Many people like to go further and turn their crawl spaces into secure areas for storage. If you do, you’ll likely need the help of a specialist: “You have to clean it. You have to make sure there are no bugs, no rats or something like that,” Amirisefat says.

Fortunately, this type of project typically requires much less of an investment of time and money than a remodel, and Amirisefat says it can generally be completed in around 10 days. 

Tuvache Betton converted his Renton garage into a workout space by applying a coat of epoxy to the floor and adding a heavy bag and other equipment. (Courtesy of Tuvache Betton)
Tuvache Betton converted his Renton garage into a workout space by applying a coat of epoxy to the floor and adding a heavy bag and other equipment. (Courtesy of Tuvache Betton)

Getting the garage in shape

When Tuvache Betton bought his 1962 Renton home earlier this year, he chose to live in the bottom level himself and rent out the bedrooms in the upper portion of the house. The house had been recently redesigned, so he didn’t have to do much with the living spaces. But the pandemic was in full swing, and gyms were closed — so Betton turned the garage into an exercise room. 

The garage is about 150 square feet — “big enough to fit a nice-size Mini Cooper,” he says — and he kept the project fairly simple. 

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Betton started by coating the floor with epoxy to create a hard surface. “It helps protect the concrete, in case I drop a weight.”

Betton adds that the light-colored coating helps with the aesthetic.

“It makes it a little less dreary. It’s a garage,” he says with a chuckle. 

One feature Betton wanted to include in his gym was a heavy bag for boxing, but he was reluctant to simply hang it from the rafters. “I didn’t want that energy transfer” that would result from punching a bag hanging from the ceiling, he says. 

The solution turned out to be an easy one: He bolted the bag’s bottom end to the floor, which spread out the energy from his punches sufficiently to make it work. 

With just the addition of the epoxy coating and the bolting of the bag to the floor, plus a smattering of exercise equipment, Betton’s garage has become a light, bright place where he can stay in shape throughout the pandemic and beyond. “I have pretty much everything I could possibly use,” he says.

Consider your needs before you begin

Like Goode, Sonja Groset and her husband, Gavin Waller, decided to do a full remodel of their basement.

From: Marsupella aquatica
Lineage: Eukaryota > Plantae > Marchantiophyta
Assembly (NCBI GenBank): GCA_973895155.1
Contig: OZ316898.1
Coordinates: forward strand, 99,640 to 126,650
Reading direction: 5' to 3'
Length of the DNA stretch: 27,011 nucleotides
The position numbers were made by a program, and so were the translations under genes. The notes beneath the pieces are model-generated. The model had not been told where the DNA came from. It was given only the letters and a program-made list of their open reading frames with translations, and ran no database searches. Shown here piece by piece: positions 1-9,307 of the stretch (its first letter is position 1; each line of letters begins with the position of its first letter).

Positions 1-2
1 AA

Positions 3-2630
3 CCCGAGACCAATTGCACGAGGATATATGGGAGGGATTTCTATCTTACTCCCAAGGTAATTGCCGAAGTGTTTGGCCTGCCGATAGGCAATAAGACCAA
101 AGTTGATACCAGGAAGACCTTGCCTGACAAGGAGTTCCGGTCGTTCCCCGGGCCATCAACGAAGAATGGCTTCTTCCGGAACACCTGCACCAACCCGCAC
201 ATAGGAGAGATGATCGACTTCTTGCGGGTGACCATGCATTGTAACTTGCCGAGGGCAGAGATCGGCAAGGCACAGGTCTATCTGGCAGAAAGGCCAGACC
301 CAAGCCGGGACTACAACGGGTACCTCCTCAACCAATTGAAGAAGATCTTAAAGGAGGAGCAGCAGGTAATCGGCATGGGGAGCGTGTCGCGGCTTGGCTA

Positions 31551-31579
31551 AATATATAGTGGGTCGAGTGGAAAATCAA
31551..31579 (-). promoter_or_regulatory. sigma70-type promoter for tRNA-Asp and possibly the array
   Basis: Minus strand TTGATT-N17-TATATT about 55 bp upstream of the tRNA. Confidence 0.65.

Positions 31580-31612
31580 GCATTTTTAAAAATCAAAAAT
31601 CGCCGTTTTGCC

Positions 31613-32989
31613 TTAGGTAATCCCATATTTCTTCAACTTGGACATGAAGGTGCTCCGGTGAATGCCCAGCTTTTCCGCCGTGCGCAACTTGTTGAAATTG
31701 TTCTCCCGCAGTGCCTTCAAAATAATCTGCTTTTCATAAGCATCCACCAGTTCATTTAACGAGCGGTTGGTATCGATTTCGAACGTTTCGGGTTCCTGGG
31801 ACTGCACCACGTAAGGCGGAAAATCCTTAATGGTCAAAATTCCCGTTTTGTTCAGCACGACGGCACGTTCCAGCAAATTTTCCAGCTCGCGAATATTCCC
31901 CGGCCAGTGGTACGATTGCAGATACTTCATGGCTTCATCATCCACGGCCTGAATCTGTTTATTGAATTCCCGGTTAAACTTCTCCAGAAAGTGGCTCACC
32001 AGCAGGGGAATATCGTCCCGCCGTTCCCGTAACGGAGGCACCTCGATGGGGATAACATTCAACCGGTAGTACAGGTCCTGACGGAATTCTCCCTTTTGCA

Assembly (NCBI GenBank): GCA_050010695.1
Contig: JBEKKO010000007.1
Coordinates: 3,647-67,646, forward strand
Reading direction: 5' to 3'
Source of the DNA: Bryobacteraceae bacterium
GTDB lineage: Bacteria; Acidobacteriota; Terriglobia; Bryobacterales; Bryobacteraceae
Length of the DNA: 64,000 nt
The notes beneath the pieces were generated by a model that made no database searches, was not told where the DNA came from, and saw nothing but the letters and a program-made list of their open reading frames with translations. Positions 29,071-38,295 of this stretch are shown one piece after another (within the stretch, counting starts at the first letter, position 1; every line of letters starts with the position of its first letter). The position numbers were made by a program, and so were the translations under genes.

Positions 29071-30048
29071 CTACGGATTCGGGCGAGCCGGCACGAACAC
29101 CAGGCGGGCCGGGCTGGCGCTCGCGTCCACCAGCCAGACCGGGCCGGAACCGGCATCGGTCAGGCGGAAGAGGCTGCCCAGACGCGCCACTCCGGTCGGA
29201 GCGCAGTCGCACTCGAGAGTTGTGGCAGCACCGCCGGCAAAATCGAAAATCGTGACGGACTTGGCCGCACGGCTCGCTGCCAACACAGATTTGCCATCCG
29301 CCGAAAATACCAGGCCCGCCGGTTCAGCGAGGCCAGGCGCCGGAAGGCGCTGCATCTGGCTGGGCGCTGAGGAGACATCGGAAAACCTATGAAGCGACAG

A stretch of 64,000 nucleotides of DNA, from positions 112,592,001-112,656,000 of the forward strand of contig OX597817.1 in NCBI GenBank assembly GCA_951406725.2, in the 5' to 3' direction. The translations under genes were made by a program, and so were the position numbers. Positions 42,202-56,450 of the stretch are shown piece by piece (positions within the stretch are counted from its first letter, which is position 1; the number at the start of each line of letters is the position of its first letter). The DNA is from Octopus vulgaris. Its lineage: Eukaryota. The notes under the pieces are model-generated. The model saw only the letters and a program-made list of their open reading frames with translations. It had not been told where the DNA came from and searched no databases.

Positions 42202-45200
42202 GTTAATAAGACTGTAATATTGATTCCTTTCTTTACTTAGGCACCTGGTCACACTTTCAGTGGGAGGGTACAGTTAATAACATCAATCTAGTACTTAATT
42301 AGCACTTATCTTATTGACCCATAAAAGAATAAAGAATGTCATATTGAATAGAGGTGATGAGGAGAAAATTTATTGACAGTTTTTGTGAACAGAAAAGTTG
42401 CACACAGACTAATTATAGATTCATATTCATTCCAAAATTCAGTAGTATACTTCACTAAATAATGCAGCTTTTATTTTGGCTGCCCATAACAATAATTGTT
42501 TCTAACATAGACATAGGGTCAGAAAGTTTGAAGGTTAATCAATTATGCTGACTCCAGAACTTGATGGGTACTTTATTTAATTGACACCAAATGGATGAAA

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“It was semifinished when we moved in, but we never really made the most of it,” Groset says.

When the couple purchased their Lake Forest Park home from Waller’s mother 22 years ago, the 1954 house had a basement with one big room, one smaller storage room, a laundry area and a dark bathroom. It had old linoleum, and the part of the basement with windows was closed off from the larger part of the basement. 

“We joked that it was the pit of despair, because it was so dark,” Groset says. “We wanted to open up some walls while letting in as much daylight as possible.”

Sonja Groset and her husband, Gavin Waller, added a large wet bar as part of a full remodel of their unfinished basement. (Courtesy of Sonja Groset)
Sonja Groset and her husband, Gavin Waller, added a large wet bar as part of a full remodel of their unfinished basement. (Courtesy of Sonja Groset)

After pondering the possibilities for a long time, they finally began their project a few years ago — a delay that Groset thinks was beneficial. 

“Taking the time to be thoughtful with it” helped them figure out what they really needed and wanted, what was missing and what they wanted their project to accomplish, Groset says.  

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The basement now has its own entrance and two bedrooms — one functioning as Sonja’s home office, the other as a guest bedroom with lots of storage. There’s also a bathroom with a gray-tiled walk-in shower; a kitchenette; and a rec room with a fireplace, a big television and a wet bar that occupies most of one wall.

“I love to make cocktails, so we built in a home cocktail bar,” Groset says. “This has been the hero of the pandemic.”

Although she and Waller benefited from taking plenty of time to think about what they wanted in their basement, Groset also cautions against taking too much time before altering the space below your home to your liking. 

Some of the couple’s friends recently fixed up their own basement — just before they moved to a new home. Now, Groset says, they wish they had remodeled long ago, so they could have enjoyed it themselves. 

“Why didn’t we do this earlier?” Groset says they thought afterward. “It’s so nice down here!”